See here a GT2871R with the ultimate gate, Forge actuator and dum(b)my actuator rod for fitment,

 

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Discussion Starter · #12 ·
Re: (Johann)

http://********************/smile/emthup.gif Thanks Johann,

That setup will require a new manifold, correct?
 

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Discussion Starter · #14 ·
Re: (Johann)

In need of updating this thread. New discovery, thanks to Lucky @ IPD.

http://www.atpturbo.com/Mercha...e=FLG



Flange adapter for Volvo allowing T3 flanged (such as GT28RS, GT2871R, GT3071R, GT3076R, GT30R, GT30/40R, GT35R) turbos to bolt up to stock Volvo maniofld made for Mitsubishi TD0X turbos. Models 750, 850, V70, C70, etc.

This adapter will allow the T3 housing to work with the stock manifold.

Issue still remaining: Internal wastegate.
 

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Re: (Rangeball)

Rangeball,
I installed an ATP turbo system on my old Jetta about 5 years ago. At the time ATP was a new company and had far fewer products than they do today. As a result I had to do a fair amount of custom fabrication myself, which was complicated by the fact that it was a naturally aspirated car to begin with. They are a good company and I would recommend them.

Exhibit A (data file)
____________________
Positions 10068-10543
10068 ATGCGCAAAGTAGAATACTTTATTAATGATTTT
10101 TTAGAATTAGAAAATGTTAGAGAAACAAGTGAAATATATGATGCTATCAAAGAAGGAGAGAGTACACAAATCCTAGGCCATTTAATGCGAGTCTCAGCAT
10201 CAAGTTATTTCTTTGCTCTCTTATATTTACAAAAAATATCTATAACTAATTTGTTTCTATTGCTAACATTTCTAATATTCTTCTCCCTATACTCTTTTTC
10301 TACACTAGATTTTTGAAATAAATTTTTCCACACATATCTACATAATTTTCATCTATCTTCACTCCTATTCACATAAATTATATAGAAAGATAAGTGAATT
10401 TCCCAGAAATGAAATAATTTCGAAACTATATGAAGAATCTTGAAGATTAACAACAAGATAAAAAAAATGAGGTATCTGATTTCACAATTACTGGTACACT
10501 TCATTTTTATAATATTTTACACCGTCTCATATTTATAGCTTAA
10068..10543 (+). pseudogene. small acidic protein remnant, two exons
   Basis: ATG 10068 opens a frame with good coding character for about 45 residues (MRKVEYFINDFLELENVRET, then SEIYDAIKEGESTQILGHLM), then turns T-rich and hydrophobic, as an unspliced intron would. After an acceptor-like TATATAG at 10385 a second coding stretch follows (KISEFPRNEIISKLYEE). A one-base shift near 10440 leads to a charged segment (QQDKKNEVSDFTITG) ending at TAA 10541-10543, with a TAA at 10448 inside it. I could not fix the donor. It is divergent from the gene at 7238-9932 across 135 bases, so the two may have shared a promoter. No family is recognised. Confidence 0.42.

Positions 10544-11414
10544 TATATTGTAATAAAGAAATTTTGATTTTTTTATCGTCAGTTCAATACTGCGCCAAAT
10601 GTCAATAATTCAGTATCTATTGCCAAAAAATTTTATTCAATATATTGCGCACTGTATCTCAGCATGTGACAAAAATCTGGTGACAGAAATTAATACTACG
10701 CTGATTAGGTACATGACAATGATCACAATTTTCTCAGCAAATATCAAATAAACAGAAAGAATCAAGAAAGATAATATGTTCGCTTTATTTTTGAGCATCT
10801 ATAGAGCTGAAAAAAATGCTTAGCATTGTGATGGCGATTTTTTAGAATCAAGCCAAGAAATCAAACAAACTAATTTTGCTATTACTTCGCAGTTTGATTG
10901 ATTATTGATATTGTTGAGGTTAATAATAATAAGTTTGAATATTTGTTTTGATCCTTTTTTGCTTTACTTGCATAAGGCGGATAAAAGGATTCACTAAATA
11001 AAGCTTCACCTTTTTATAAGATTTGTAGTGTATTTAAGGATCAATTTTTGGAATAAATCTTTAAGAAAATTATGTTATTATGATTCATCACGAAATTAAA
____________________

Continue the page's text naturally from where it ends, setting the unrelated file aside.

I may be joining this conversation a little late, but I have some comments/questions for you. First let me begin by saying that I am not very familiar with a K24's boost map and its potential, so bear with me while I make some assumptions.

I assume that the stock system boosts to around 1 bar/14.5 psi, and that with the standard ECU flash (IPD) it is into the high teens possibly approaching 19 psi. I would guess that the K24 peaks out in efficiency in the low to mid 20 psi range. Which brings me to my point; The reason most of these ECU tunes don't press the boost up higher is because the engine can't handle it in its current configuration. I am talking about A/F ratios and intercooling specifically (otherwise IPD could offer the 380hp ECU tune for more $$).

So, when you look to upgade your turbo to a higher capacity unit you need to realize that you are already very close to your engines max output in its current configuration (not talking about structural capability here). You can spend a lot of money on a new turbo, and fitting it into the engine compartment (which will be a pain in the ass), but when you go to turn up the boost (with a new ECU map) you will see no real power gains , but may see faster/slower spool-up depending on the unit you choose. To get the additional power you will need better intercooling and an injection system that can support the increase in airflow. Without this you will run lean and hot and will have EGT's go through the roof, and likely burn up your turbo from the heat and engine from detonation.